Linked by Thom Holwerda on Sun 15th Apr 2012 13:05 UTC
Internet & Networking "Unfortunately, Cameron's declaration that the 'free flow of information' can sometimes be a problem, then an aberration, seems to have turned into a pillar of the UK government's 2012 agenda. Despite declaring early on in his term that internet freedom should be respected 'in Tahrir Square as much as Trafalgar Square', his government is now considering a series of laws that would dramatically restrict online privacy and freedom of speech." The United Kingdom's crippling nanny state culture reaches the web. A country in deep financial problems, facing pervasise social unrest, censors the web to prevent riots. Sure Cameron, make it so.
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RE: bad journalism!
by Fergy on Mon 16th Apr 2012 13:20 UTC in reply to "bad journalism! "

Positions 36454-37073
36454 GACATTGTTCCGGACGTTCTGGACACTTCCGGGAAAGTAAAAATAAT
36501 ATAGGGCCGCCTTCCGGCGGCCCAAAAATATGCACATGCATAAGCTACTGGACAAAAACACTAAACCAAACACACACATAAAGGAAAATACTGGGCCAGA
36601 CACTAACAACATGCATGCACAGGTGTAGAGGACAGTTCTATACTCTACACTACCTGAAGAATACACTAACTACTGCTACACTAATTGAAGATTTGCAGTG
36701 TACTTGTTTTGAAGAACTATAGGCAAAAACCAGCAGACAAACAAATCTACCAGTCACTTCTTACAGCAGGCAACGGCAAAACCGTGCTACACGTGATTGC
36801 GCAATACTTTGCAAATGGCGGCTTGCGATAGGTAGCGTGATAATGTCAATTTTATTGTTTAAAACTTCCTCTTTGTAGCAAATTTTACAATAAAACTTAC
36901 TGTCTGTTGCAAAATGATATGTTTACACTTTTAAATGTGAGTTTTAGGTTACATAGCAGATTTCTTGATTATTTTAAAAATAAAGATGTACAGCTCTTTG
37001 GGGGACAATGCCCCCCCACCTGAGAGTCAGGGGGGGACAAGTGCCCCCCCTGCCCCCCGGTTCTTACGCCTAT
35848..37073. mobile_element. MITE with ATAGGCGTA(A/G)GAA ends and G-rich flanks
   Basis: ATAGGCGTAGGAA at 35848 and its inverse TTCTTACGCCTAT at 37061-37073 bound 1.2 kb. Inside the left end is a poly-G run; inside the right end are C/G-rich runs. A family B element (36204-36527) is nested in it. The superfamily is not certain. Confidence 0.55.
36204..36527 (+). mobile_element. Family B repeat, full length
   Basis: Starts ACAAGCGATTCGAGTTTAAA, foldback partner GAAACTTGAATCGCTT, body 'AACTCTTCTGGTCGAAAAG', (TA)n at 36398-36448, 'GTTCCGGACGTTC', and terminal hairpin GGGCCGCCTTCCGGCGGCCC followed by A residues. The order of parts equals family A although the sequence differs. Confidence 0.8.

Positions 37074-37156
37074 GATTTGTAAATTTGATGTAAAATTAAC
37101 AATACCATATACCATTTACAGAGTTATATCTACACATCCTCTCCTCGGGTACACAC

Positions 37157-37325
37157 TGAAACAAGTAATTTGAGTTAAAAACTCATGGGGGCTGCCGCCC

Fergy
Member since:
2006-04-10

1. Under the current proposals (they are still just that) these powers can only be used if there is a perceived threat from that individual against the state or the people
This means that when they want to use the power they can without any evidence.
2. The intention of the bill is to update what the intelligence services have access to. Currently these powers exist already for phone calls. Clearly this is no longer the main means of communication used by those who wish to commit crimes.

Clarifying an old law could still be a good opportunity to change it for the better.
3. Where a BIG argument is taking place is who decides on when these powers can be used. The Judiciary or Parliament.

I don't have the feeling parliament is held accountable ever.

4. (this is a personal one) I find it odd that we think its ok for for Google to read our emails for the purpose of adverts. But not the intelligence services to protect lives...

Google gives you the choice. If the government also gives you this choice they should be treated equal. But criminals would opt-out of course so what is the point again?

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